He was enlisted into the York and Lancaster regiment on 29th August 1914. Joe was trained at Pontefract, Yorkshire with the 3rd (reserve battalion) York and Lancs.
Details of Joe Walker’s Service taken from army records:
13th July 1915
Posted to France with the 7th Battalion York and Lancs.
20th August 1915
Invalided home wounded, injury described as “bullet wound right arm severe”.
2nd January 1916
Returned to France posted to 8th Battalion York and Lancs.
23rd July 1916
Appointed Lance Corporal in the field.
2nd October 1916
Wounded and sent for treatment
10th October 1916
Rejoined the Battalion
20th October 1916
3rd December 1916
Awarded Military Medal
19th April 1917
Appointed Lance Sergeant
3rd June 1917
17th September 1917
Killed in Action
Joe survived the battle of the Somme, only to lose his life a year later in 1917.
He is commemorated on the Tyne Cot memorial at Passchendaele, Belgium on panels 125 to 128 in the south rotunda of the memorial.
For the fourth year running
Killamarsh Charity Group will be holding a
‘TIME FOR TEA’ party on
Saturday 10th of June, 2017
from 10.00 am to 2.00 pm
in the Methodist Church Hall, Sheffield Road, Killamarsh
(entrance in the corner of the Aldi Car Park)
to raise funds for the
Weston Park Cancer Charity
Weston Park Cancer Charity exists to make a difference for people living with cancer by supporting cancer research and improving cancer treatment and care.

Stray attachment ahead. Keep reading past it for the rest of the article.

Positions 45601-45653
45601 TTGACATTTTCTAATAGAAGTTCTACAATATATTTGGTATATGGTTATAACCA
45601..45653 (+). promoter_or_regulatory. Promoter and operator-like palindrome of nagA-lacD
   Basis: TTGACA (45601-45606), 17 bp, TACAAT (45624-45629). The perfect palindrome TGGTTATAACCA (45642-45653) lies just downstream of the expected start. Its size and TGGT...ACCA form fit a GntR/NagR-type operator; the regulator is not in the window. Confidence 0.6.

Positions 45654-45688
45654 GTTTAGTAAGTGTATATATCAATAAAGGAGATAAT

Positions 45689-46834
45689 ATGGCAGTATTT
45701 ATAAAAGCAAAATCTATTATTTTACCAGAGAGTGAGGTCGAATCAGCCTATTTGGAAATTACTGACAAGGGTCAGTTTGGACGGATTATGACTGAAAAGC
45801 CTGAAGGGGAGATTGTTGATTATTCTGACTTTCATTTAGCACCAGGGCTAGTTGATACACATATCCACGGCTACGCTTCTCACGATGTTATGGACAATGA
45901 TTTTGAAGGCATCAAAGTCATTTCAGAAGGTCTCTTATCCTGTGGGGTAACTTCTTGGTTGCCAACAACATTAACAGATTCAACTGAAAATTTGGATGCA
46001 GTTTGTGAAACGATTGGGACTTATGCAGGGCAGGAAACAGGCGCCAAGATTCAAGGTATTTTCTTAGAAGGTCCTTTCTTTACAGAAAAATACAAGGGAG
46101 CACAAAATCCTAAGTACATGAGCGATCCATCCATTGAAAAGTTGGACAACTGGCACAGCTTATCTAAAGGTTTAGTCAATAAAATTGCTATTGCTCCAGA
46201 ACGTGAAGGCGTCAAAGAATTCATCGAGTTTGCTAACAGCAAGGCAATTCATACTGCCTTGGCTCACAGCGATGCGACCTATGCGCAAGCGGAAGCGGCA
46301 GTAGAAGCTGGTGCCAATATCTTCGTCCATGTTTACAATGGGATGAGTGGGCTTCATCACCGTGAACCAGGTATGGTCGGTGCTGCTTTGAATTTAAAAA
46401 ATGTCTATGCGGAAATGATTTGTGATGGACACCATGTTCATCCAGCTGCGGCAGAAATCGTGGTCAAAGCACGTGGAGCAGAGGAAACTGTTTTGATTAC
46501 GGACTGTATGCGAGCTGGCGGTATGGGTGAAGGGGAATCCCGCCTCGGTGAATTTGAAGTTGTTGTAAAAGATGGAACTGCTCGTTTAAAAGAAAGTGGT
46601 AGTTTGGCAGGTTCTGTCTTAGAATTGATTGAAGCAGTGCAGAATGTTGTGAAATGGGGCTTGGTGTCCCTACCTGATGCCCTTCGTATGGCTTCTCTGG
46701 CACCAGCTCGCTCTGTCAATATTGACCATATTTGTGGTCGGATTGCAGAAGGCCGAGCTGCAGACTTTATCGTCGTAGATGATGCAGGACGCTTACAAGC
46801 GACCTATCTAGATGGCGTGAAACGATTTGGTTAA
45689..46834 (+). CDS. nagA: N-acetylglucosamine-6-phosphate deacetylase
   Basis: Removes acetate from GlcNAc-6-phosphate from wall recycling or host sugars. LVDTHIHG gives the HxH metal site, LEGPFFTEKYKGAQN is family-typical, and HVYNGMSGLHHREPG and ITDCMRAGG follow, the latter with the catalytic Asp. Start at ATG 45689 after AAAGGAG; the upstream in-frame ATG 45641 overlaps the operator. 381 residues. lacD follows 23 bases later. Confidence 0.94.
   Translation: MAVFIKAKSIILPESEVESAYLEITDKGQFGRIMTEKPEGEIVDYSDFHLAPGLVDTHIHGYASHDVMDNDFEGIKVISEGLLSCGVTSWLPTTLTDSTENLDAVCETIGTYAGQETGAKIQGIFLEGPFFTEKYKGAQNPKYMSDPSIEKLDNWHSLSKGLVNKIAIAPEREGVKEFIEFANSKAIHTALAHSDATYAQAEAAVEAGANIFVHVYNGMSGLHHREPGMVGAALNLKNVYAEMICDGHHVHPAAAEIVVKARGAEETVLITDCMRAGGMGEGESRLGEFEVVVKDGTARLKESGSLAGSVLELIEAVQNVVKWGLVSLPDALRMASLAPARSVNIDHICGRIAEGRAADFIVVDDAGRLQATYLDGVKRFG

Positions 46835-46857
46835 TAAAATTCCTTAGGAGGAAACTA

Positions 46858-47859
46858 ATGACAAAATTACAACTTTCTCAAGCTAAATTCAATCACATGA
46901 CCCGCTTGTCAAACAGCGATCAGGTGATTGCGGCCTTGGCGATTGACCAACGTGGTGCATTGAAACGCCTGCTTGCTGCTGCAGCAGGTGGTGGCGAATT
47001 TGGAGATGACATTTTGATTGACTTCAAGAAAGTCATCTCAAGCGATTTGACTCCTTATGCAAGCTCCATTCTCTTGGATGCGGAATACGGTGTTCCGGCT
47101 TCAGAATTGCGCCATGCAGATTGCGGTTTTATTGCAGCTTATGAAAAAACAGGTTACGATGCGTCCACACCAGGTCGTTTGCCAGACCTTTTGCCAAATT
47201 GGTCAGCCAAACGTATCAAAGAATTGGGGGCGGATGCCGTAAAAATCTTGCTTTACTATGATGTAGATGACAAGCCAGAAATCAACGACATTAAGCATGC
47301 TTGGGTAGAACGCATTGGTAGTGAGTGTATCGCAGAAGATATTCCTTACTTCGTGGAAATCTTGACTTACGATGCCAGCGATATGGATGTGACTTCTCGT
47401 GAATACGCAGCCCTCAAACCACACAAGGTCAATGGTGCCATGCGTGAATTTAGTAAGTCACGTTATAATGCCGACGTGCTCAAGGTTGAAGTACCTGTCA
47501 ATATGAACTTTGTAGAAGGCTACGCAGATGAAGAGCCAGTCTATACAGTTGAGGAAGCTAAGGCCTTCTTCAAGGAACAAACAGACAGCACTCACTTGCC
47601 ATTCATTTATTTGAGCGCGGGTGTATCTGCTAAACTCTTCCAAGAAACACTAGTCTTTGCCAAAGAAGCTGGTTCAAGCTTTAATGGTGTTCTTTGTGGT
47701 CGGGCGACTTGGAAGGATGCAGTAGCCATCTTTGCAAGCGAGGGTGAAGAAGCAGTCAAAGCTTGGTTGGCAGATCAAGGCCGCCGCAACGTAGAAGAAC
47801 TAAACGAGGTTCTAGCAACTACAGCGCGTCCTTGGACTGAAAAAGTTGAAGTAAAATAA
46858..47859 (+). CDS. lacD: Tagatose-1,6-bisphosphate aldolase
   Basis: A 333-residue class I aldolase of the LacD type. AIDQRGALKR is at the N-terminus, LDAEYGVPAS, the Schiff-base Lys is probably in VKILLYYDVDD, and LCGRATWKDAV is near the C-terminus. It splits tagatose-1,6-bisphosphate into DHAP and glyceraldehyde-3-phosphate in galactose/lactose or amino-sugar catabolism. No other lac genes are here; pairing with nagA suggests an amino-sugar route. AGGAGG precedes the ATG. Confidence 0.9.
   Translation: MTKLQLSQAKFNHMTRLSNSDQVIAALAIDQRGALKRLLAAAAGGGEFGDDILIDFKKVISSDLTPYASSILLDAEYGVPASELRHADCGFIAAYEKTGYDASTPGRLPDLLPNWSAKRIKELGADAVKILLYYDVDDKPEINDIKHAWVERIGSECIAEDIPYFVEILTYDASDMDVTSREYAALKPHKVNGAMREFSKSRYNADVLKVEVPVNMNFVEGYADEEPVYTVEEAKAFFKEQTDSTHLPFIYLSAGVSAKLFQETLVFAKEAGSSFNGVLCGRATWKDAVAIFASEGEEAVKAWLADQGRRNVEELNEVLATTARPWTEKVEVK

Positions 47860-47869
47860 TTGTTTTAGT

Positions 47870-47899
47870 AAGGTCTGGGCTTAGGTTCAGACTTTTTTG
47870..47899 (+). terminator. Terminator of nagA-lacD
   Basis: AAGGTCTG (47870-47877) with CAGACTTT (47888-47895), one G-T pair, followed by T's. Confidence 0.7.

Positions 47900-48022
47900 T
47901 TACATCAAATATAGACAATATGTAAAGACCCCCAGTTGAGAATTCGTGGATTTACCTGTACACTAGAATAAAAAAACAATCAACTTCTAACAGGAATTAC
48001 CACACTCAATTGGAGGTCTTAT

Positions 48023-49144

Everyone is touched by cancer, either themselves or a family member or friends and many people in the area need the services provided by Weston Park Hospital.
So come along and join us and help raise funds for this very worthwhile charity.
Thanks to all those who baked cakes for our previous events we were able to donate all the money we raised to the charity. If you would like to bake a cake for this year’s event or can’t make it on the day but would like to make a donation we would love to hear from you on 0114 2484812 or email email@example.com
For more information about the Weston Park Cancer Charity visit www.wphcancercharity.org.uk or telephone 0114 226 5373
We have received an email from Roslyn Tucker. If anyone can give Roslyn any information please contact us by emailing firstname.lastname@example.org or telephone 0114 2484812 and we will pass it on to her.
My Name is Roslyn Tucker and I live in Mount Maunganui, New Zealand. My Mother was Edith Newton, she was married to John Fredrick Newton for some years before being divorced. I think Mum lived on Jubilee Cresent in the 30s ,40s. Mum was born in Sheffield 1917 , her parents Joe and Elizabeth Vardy. In the late 40s Mum moved away from Killamarsh to make Sydney Australia her home.She married again and had 3 children, I’m the daughter. Mum lived for the last 60 years in Australia before her death in 2013, aged 95.